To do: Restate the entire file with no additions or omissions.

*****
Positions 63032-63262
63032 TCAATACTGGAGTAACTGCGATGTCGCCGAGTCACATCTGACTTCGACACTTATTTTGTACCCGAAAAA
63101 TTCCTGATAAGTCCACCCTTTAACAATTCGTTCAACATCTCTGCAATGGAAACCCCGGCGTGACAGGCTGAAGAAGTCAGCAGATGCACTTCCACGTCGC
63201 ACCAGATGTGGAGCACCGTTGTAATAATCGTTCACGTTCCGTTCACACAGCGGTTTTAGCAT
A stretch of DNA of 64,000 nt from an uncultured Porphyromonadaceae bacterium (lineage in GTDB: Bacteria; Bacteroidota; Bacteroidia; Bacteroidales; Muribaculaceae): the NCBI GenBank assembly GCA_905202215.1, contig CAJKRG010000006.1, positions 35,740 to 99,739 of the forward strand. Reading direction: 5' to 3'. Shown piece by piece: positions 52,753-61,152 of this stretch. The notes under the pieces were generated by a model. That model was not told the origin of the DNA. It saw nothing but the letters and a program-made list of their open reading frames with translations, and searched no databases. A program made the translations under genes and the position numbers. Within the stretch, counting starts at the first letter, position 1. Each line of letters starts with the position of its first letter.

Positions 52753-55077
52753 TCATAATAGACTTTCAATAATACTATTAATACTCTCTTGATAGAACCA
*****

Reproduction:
Positions 63032-63262
63032 TCAATACTGGAGTAACTGCGATGTCGCCGAGTCACATCTGACTTCGACACTTATTTTGTACCCGAAAAA
63101 TTCCTGATAAGTCCACCCTTTAACAATTCGTTCAACATCTCTGCAATGGAAACCCCGGCGTGACAGGCTGAAGAAGTCAGCAGATGCACTTCCACGTCGC
63201 ACCAGATGTGGAGCACCGTTGTAATAATCGTTCACGTTCCGTTCACACAGCGGTTTTAGCAT
A stretch of DNA of 64,000 nt from an uncultured Porphyromonadaceae bacterium (lineage in GTDB: Bacteria; Bacteroidota; Bacteroidia; Bacteroidales; Muribaculaceae): the NCBI GenBank assembly GCA_905202215.1, contig CAJKRG010000006.1, positions 35,740 to 99,739 of the forward strand. Reading direction: 5' to 3'. Shown piece by piece: positions 52,753-61,152 of this stretch. The notes under the pieces were generated by a model. That model was not told the origin of the DNA. It saw nothing but the letters and a program-made list of their open reading frames with translations, and searched no databases. A program made the translations under genes and the position numbers. Within the stretch, counting starts at the first letter, position 1. Each line of letters starts with the position of its first letter.

Positions 52753-55077
52753 TCATAATAGACTTTCAATAATACTATTAATACTCTCTTGATAGAACCA